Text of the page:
One-story brick, Queenslanders on stilts, art deco units, and a narrow terrace house.
While the city flooded, one of the timber stilts holding up my mother’s house uprooted.
If northern NSW has ever had a ‘type’ of house, it’s a fibro two-storey with seams on the outside and a massive backyard, built high to avoid the floods.
There is nothing uniquely ‘Canberra’ about our apartment. It is a generic yellow block, built in the ’90s, with a manicured yard and a body corporate that sends us letters we never read.
You’re on the decking of our Christmas Hills house, the Yarra Valley stretching out like patchwork between your knees.
I’ve returned this year, like I do every Christmas, to my parents’ home on a busy street in Lenah Valley, Tasmania.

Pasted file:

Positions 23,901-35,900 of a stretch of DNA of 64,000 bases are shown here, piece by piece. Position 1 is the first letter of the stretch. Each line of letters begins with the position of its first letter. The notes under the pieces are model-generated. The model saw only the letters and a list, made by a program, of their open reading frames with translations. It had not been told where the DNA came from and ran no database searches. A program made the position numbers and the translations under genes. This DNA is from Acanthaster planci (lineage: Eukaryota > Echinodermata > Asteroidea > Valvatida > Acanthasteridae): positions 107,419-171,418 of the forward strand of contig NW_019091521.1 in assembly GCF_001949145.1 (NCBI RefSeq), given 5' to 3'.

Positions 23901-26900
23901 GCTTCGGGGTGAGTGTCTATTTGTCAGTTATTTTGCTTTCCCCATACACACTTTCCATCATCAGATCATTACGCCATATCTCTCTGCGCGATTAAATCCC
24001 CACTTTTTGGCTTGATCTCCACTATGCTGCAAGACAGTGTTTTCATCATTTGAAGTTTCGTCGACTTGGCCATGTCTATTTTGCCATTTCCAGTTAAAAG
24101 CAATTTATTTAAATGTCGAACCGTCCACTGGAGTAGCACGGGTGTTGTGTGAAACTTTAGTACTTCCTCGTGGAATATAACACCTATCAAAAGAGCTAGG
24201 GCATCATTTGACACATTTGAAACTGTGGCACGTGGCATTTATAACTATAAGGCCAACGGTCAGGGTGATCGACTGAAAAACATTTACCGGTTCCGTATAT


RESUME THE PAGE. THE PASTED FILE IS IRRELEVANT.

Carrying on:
My apartment is part of a council housing estate, which means it’s one in a honeycomb of 260 versions of itself.
It was set high in the northern coastal suburbs of Perth. The neighbourhood, Hillarys, had been a suburb for less than twenty years; before that, I don’t know.
Every time I walked through that gate, I’d marvel at the pawpaws, bead trees, palms, bromeliads, and magnolias that surrounded me, noting the difference in heat from the street to the carport.